These themes link directly to Scotland's National Performance Framework: our overall purpose and national outcomes to support Scotland's wellbeing. Consistent with our international outlook, they also match the UN Sustainable Development Goals. This outcomes-focused approach was strongly supported by 70% of respondents to the consultation on the Draft Plan.
The Infrastructure Investment Plan offers a strong contribution to the Scottish Government's response to the COVID-19 crisis and the ongoing economic challenges we will face as a result of the UK's departure from the European Union.
This Plan is also closely linked to the development of the Fourth National Planning Framework – which will support delivery of this Plan by shaping the geographic distribution of development and infrastructure, to the update to the Climate Change Plan, published in December 2020, and to the Scottish Government's Economic recovery Implementation Plan which recognised infrastructure investment as fundamental to Scotland's recovery.
Our Plan highlights those investments the Scottish Government delivers itself or supports through its own agencies and non-departmental public bodies (NDPBs). It does not cover investments by the UK Government or investments made directly by the private sector, nor those delivered solely by Scottish Councils, recognising their independence.
Our investment in infrastructure is targeted to maximise wider economic benefits and to create opportunities and the right conditions to leverage additional private sector investment across Scotland. Our long-term vision for infrastructure is strongly aligned with our plans on mobilising private investment alongside public investment as a critical part of our economic recovery. The forthcoming 'Investing with Purpose: Scotland's Private Capital Investment Plan' will set out our strategy to attract internationally mobile private capital.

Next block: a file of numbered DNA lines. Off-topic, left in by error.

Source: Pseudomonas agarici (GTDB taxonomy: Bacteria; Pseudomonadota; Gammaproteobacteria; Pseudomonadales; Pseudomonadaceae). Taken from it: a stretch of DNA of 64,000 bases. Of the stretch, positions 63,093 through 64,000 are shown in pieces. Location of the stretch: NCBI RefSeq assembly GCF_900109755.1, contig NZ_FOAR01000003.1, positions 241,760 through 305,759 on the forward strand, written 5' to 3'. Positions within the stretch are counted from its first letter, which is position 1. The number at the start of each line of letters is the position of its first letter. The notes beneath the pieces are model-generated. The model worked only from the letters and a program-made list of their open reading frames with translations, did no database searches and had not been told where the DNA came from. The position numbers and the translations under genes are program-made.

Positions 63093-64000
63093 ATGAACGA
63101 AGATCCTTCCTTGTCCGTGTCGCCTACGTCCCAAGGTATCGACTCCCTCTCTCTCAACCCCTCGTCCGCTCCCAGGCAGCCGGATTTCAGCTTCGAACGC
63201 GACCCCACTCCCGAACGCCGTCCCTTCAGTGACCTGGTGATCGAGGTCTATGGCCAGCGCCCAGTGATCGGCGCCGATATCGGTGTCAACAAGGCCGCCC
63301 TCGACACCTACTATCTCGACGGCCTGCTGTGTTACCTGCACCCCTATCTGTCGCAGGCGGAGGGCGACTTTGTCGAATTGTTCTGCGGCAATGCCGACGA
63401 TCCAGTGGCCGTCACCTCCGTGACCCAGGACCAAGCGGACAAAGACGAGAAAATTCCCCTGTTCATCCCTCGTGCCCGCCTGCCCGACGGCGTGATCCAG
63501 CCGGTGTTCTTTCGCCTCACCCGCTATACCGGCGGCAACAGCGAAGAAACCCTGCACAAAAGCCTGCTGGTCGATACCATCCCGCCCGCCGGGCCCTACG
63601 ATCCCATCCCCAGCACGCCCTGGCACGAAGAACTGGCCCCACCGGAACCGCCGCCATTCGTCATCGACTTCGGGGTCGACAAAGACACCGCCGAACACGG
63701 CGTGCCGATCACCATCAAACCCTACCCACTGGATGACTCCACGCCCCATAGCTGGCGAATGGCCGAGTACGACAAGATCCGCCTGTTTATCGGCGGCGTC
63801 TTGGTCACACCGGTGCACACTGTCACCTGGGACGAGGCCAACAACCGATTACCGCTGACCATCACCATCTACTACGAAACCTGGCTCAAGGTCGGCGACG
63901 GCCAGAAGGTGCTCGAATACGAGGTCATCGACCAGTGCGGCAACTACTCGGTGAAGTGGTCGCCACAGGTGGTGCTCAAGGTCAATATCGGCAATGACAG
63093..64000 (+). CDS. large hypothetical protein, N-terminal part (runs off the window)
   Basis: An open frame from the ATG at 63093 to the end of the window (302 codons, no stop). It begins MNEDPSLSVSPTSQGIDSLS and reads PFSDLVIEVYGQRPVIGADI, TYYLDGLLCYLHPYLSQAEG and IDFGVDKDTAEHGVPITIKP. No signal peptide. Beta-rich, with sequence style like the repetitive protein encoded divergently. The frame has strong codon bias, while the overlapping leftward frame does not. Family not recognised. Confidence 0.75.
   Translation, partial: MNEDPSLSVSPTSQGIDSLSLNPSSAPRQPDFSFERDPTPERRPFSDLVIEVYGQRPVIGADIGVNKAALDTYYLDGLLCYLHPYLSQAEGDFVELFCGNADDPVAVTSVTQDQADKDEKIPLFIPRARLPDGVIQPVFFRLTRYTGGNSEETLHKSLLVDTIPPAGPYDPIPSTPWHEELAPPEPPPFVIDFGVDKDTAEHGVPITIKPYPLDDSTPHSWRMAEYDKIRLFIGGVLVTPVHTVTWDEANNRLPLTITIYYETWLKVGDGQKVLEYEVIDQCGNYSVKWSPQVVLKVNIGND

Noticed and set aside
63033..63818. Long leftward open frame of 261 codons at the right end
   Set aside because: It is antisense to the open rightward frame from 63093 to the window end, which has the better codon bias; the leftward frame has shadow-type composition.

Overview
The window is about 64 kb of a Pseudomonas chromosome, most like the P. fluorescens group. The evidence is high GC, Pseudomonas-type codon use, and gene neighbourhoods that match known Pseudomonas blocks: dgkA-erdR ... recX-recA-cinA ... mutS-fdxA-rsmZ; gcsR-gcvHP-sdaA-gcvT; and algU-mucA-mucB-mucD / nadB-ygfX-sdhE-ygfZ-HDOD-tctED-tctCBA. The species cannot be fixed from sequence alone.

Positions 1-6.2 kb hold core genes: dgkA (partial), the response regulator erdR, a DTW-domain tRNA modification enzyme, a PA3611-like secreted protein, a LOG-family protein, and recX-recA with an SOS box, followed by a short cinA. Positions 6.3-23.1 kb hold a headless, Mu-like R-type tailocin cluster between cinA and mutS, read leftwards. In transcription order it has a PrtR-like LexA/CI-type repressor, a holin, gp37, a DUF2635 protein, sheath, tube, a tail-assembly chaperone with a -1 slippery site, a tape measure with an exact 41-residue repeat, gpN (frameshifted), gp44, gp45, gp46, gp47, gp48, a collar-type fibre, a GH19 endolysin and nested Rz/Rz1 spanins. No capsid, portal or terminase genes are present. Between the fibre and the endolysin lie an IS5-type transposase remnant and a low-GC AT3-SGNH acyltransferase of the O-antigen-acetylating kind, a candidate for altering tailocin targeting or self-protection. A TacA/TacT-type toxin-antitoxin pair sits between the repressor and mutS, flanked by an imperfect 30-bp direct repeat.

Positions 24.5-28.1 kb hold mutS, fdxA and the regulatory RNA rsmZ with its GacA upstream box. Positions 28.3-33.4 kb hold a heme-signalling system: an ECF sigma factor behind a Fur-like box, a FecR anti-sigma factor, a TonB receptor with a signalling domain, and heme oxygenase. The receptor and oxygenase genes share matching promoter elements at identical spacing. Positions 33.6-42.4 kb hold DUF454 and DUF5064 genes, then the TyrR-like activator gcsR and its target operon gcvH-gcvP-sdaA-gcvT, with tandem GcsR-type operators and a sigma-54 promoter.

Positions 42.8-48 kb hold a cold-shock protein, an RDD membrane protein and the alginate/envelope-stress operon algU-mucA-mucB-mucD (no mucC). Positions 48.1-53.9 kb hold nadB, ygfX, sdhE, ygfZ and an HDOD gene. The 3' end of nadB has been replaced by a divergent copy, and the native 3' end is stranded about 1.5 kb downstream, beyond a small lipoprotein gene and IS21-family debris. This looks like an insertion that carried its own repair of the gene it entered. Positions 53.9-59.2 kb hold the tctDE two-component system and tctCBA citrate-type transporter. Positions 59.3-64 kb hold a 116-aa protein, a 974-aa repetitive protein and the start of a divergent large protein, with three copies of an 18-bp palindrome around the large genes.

Some of our key investments include:
Enabling the transition to net zero emissions and environmental sustainability
- £180 million for an Emerging Energy Technologies Fund to support carbon capture and storage (CCS), negative emissions technologies (NETs) and hydrogen development.
- £150 million extra funding for flood risk management and £12 million for coastal change adaptation to help us adapt to the threat of sea level rises and protect our assets.
- £60 million to support climate adaptation and resilience in our trunk road network.
- £50 million in a programme of investment supporting reuse of vacant and derelict land as part of a fair, green recovery.
- Increasing forest cover, reaching 18,000 hectares of new woodland in 2024-25 as part of a £283 million programme.
- Over £550 million will be invested over 5 years in active travel, including £50 million dedicated to Active freeways.
- £120 million of new investment in the transition to net zero electric buses.
- Investing £1.6 billion over the next five years to decarbonise heat in buildings, supporting our Housing to 2040 vision for Scotland's homes alongside ambitions to decarbonise our non-domestic building stock and public sector estate. This includes £55 million new investment in energy efficiency and £95 million for a net zero emissions public estate programme.
- Investing up to £75 million to improve local authority recycling collection infrastructure, accelerate the landfill gas capture and improve waste data through electronic waste tracking.
- Invest over £1.2 billion in major rail improvements, including £550 million for dedicated rail decarbonisation projects, as well as £3.8 billion on our rail network for passengers and freight.
Driving inclusive economic growth
- Strengthening connectivity through the £600 million R100 programme.